Yeah, yeah, yeah, we have heard it before. The customer is always right. And in many instances it is true. When developing a mission statement, customer centricity is critical for success of virtually every business. But what do you do when the customer is wrong? You have to deal with it by mitigating their error, fire them, or sit back and hope for the best.
Last week, I sent a group off to the United Kingdom for a Harry Potter themed tour which included a ride on the Hogwart’s Express, a final dinner in “Hogwart’s” dining room, storytelling from minor actors in the films, a personalized gift from JK Rowling, and a sneak peek of Harry Potter & The Deathly Hallows II at midnight on Thursday July 14th—a full 24 hours (plus time zones) ahead of the United States. The trip was fairly expensive for 10 days and certainly a one of a kind experience for the single parent families that were able to go.
So, what possesses a woman to insist on flying non-revenue standby from Los Angeles—yes she is an airline employee? We had decent bulk airfare from the east coast into Heathrow and out of Edinburgh (under $1000), but she was insistent on making her own arrangements. Fair enough.
When it came time to arrange her transfer from the airport to the hotel (we provided a train ticket from Gatwick or Heathrow and a voucher for a cab to the hotel) her air arrangements were not yet complete. Three weeks before departure, we needed to make sure all the loose ends were tied up and she still was unable to give us the information. But she did say she was definitely flying into Heathrow. We issued the transfer from Heathrow.
Two days before departure, I call to make sure all is OK and to get the flight information just in case something goes wrong. She advises me that she is flying standby from Los Angeles to Philadelphia and then standby from Philadelphia into Heathrow. I tried to pull some strings and see if I could clear a standby, but it was not happening.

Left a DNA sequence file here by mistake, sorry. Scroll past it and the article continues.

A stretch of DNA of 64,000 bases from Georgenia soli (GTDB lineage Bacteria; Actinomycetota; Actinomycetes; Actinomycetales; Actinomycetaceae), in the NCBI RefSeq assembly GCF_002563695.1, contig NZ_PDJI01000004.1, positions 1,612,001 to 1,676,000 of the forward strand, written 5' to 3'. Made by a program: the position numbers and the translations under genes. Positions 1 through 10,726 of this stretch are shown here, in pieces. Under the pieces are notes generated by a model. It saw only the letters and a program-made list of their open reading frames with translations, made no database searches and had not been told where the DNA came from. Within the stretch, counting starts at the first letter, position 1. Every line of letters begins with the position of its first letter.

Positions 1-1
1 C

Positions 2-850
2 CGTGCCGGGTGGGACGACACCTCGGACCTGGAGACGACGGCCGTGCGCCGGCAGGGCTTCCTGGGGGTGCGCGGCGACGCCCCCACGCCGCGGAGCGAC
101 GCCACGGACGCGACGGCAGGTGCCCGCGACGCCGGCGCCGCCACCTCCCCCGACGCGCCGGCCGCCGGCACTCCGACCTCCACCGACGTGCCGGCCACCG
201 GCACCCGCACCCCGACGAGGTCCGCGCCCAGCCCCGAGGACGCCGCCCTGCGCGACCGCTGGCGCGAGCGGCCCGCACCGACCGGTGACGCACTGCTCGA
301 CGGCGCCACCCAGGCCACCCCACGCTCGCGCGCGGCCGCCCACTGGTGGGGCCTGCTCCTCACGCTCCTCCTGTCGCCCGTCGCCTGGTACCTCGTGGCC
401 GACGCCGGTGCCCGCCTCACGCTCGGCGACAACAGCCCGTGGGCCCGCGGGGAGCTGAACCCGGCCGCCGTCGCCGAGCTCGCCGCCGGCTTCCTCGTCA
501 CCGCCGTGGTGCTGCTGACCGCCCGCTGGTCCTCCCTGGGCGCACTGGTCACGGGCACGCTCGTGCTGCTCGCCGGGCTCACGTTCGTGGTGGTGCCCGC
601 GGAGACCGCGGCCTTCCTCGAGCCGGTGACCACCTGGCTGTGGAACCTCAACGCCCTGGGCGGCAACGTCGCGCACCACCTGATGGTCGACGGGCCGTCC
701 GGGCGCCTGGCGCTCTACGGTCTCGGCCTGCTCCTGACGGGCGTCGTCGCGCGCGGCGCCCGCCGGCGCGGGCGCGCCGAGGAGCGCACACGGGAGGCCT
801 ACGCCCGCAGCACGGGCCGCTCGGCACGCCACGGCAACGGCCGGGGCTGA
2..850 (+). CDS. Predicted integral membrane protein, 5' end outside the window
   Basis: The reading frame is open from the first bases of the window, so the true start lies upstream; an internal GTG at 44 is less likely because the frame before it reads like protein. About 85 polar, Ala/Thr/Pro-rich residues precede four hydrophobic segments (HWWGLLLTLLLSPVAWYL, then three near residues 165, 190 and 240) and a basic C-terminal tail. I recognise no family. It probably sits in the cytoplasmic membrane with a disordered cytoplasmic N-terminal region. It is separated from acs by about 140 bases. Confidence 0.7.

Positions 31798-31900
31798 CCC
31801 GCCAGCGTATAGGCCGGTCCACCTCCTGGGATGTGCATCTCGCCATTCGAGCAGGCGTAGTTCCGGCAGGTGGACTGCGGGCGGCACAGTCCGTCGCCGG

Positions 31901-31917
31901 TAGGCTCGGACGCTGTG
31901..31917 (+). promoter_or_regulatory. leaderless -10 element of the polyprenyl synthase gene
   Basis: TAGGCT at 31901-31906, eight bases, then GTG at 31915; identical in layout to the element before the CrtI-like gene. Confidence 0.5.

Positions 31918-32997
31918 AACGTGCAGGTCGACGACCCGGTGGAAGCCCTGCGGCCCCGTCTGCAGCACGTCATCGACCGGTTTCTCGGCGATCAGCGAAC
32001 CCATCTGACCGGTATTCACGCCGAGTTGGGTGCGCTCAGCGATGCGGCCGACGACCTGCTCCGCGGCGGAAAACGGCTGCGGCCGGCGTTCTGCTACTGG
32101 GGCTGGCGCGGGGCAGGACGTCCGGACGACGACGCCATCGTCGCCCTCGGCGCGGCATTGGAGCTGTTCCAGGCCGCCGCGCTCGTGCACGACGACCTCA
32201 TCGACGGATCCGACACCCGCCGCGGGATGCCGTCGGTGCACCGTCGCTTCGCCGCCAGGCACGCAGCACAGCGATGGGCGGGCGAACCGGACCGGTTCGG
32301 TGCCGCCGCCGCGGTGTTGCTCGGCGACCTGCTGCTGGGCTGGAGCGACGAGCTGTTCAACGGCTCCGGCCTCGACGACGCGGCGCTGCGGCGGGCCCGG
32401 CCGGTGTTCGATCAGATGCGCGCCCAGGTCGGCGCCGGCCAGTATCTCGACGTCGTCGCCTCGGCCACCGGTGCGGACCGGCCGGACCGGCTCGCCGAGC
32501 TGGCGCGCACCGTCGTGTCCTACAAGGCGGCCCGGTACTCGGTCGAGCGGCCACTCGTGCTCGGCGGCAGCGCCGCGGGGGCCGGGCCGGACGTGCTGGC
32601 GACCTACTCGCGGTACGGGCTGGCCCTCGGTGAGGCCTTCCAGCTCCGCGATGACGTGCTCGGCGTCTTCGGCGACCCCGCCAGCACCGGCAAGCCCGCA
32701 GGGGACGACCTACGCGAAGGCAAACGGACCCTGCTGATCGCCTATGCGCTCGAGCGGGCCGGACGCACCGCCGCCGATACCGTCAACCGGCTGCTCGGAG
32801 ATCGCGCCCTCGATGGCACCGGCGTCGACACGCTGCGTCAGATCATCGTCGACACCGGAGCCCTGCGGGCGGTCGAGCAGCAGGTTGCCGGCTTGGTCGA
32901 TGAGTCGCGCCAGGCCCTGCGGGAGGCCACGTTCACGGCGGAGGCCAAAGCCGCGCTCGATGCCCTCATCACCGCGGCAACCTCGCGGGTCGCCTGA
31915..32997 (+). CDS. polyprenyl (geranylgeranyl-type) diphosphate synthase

So, ultimately, she was able to fly standby, but it was to New York, not Philadelphia. And of course New York had no availability to London, so she took a bus to Philadelphia to catch her standby flight from Philly to London. Well, you guessed it, the flight to London sold out and she was put on a standby list for a flight to Manchester. We offered to make the needed arrangements to get her to London, but she insisted on doing it herself.
The last I heard, she made the plane to Manchester and was planning on taking a train into London to meet the group before we departed. We tried, and about the only thing I can offer is my sincere wish for good luck.
I have notified the tour guides of the situation and given them all the contact information. It seems like it might work out, but the question remains, why would anyone do that when a $10,000 trip is at risk? Oh, and one last detail—she is traveling with a 14 year old highly functioning autistic child!